Koch InterpretingTartessianasCeltic

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Koch Interpreting Tartessian as Celtic

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  • DRAFT

    INTERPRETING TARTESSIAN AS CELTIC Some Evidence and Implications

    John T. Koch

    UNIVERSITY OF WALES

    CENTRE FOR ADVANCED WELSH AND CELTIC STUDIES ABERYSTWYTH

    1 May 2008

    Prefatory Notes

    Background

    The idea that Tartessianthe name now often given the written language used in the south-west of Iberian Peninsula in the mid 1st millennium BC is partly or wholly Celtic is not new. Interpreting several strings of letters in the inscriptions as Celtic names, Correa (1989 and especially 1992) proposed that Tartessian was a Celtic language. Thus, we could simply add Tartessian as another ancient Celtic language to the established list: Lepontic, Celtiberian, Gaulish, Galatian, Primitive Irish, and British. Until now, however, no one to my knowledge has unreservedly agreed with this conclusion, and Correa himself has since revised his views and now regards the language as unclassified. Untermann in Ellis Evanss festschrift (1995) and in his imposing Monumenta Linguarum Hispanicarum 4 (1997) recognized the likelihood of several Indo-European and specifically Celtic elements in the Tartessian inscriptions, though viewing the language as a whole as still undeciphered. In a lucid and densely informative survey, Villar (2004) has suggested the possibility that the Tartessian inscriptions contain items of ein frhes Gallisch within a non-Celtic and probably non-Indo-European matrix language. Villar makes the important pointbroadly consistent with the findings herethat the Celtic in the Tartessian inscriptions, like the Celtic theonyms found in Latin inscriptions of Galicia dating to the Roman period, shows some linguistic features more akin to what is found in Gaulish than in Celtiberian. Jordn Clera (2007, 751) provides a chart classifying the pre-Roman languages of the Hispanic Peninsula in which the South-west Language or Tartessian is listed cautiously as Indo-European macrofamily? Celtic family?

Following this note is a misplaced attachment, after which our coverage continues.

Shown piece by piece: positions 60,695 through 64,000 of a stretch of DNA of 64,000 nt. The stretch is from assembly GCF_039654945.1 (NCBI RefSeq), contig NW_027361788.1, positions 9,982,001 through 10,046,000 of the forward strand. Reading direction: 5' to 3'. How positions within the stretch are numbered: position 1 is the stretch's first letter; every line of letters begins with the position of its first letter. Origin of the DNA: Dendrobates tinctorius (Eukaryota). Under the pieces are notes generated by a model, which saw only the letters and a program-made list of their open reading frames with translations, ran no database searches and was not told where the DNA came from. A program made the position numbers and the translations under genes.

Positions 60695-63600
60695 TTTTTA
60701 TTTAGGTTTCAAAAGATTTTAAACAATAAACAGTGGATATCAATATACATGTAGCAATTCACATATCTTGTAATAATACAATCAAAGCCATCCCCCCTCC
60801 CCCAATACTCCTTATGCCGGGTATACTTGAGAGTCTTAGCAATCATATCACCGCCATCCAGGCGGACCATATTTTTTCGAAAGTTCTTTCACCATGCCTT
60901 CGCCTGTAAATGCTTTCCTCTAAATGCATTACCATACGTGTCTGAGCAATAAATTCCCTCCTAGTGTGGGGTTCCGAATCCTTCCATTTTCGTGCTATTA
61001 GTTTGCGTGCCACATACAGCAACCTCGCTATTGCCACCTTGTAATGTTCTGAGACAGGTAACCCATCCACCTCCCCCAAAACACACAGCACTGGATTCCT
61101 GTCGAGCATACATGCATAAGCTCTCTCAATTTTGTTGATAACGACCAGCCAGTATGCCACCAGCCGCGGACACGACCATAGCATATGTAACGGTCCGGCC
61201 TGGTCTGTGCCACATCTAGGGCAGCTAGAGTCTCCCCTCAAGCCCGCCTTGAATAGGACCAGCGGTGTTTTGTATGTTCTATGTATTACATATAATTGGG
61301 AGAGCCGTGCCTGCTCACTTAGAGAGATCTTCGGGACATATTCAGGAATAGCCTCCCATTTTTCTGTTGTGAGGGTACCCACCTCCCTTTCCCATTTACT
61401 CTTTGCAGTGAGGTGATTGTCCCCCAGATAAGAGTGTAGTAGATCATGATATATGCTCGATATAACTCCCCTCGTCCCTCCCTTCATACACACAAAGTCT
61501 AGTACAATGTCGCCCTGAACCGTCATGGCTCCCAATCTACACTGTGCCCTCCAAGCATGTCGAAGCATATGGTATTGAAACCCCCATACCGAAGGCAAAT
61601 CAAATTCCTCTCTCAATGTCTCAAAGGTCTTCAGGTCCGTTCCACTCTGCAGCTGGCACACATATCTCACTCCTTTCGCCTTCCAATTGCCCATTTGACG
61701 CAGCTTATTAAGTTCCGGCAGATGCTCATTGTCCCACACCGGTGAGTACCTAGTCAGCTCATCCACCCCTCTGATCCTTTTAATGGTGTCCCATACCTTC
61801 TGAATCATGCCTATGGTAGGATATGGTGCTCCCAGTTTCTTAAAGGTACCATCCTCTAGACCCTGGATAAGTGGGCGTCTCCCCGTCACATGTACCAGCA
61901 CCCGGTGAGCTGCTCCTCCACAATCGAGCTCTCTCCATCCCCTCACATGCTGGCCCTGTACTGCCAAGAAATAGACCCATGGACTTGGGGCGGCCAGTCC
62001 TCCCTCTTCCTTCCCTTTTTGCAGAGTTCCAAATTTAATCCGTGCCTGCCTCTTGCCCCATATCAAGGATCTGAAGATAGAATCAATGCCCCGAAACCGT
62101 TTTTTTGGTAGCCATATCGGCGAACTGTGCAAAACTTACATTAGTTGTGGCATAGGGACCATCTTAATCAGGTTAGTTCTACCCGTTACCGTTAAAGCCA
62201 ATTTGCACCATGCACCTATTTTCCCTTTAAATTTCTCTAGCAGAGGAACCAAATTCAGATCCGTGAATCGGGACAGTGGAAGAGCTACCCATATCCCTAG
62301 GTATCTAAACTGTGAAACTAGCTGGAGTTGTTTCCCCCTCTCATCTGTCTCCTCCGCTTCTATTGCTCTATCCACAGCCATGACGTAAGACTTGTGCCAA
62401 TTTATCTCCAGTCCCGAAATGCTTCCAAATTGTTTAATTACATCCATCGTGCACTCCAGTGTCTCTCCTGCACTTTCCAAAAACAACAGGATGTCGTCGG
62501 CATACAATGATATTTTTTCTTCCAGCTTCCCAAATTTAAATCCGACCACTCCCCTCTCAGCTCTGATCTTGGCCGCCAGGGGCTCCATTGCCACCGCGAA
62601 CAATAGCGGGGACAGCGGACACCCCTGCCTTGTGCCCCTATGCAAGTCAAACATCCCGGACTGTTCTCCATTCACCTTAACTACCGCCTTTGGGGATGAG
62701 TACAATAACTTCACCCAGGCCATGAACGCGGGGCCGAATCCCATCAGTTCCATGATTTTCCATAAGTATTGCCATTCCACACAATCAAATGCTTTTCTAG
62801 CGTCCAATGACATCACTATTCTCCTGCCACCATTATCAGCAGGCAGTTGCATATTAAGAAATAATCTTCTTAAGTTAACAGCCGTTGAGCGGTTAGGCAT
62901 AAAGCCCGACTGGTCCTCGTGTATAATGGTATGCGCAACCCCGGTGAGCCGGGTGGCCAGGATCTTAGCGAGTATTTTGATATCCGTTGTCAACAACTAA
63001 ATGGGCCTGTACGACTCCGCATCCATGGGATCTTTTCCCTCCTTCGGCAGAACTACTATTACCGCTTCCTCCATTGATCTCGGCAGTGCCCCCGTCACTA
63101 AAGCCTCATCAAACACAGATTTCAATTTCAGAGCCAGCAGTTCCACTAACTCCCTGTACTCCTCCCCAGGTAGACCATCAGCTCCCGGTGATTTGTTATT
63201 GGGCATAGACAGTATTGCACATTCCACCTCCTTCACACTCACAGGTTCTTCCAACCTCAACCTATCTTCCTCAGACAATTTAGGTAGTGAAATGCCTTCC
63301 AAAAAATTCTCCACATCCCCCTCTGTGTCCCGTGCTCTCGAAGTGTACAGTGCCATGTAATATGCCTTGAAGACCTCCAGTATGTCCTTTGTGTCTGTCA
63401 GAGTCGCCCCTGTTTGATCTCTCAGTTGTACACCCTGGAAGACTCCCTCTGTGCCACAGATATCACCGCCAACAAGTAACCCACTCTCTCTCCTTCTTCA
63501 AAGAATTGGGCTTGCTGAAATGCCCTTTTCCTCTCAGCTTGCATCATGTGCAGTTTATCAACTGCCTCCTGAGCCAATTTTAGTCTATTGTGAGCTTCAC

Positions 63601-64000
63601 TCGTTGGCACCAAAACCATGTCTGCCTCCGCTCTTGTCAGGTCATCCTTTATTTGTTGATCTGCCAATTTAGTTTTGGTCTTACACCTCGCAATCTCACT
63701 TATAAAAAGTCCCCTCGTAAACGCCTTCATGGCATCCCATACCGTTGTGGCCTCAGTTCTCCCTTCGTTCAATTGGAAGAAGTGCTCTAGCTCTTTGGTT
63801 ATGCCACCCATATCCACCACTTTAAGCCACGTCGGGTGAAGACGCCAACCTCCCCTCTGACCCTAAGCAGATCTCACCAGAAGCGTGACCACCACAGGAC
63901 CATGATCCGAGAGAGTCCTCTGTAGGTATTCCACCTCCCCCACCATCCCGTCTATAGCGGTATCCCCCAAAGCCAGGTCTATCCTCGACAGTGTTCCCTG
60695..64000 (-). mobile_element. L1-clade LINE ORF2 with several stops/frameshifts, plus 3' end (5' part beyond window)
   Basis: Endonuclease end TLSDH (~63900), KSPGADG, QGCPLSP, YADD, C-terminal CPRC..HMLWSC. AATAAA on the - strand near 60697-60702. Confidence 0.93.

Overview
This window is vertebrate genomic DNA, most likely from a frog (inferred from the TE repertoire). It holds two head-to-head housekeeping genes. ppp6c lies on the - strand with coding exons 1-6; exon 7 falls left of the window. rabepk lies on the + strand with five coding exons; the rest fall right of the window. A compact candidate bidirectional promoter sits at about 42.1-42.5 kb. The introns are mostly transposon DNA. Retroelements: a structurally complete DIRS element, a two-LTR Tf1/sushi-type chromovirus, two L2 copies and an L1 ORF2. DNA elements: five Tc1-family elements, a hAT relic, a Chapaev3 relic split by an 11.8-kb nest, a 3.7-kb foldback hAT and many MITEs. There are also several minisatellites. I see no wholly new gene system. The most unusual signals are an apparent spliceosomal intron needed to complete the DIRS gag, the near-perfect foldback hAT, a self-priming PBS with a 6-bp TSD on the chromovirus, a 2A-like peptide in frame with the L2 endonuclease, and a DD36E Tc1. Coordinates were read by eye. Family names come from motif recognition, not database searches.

On the other hand, Rodrguez Ramos (2002) forcefully concludes that the SudlusitanianTartessian inscriptions are definitely neither Celtic nor Anatolian,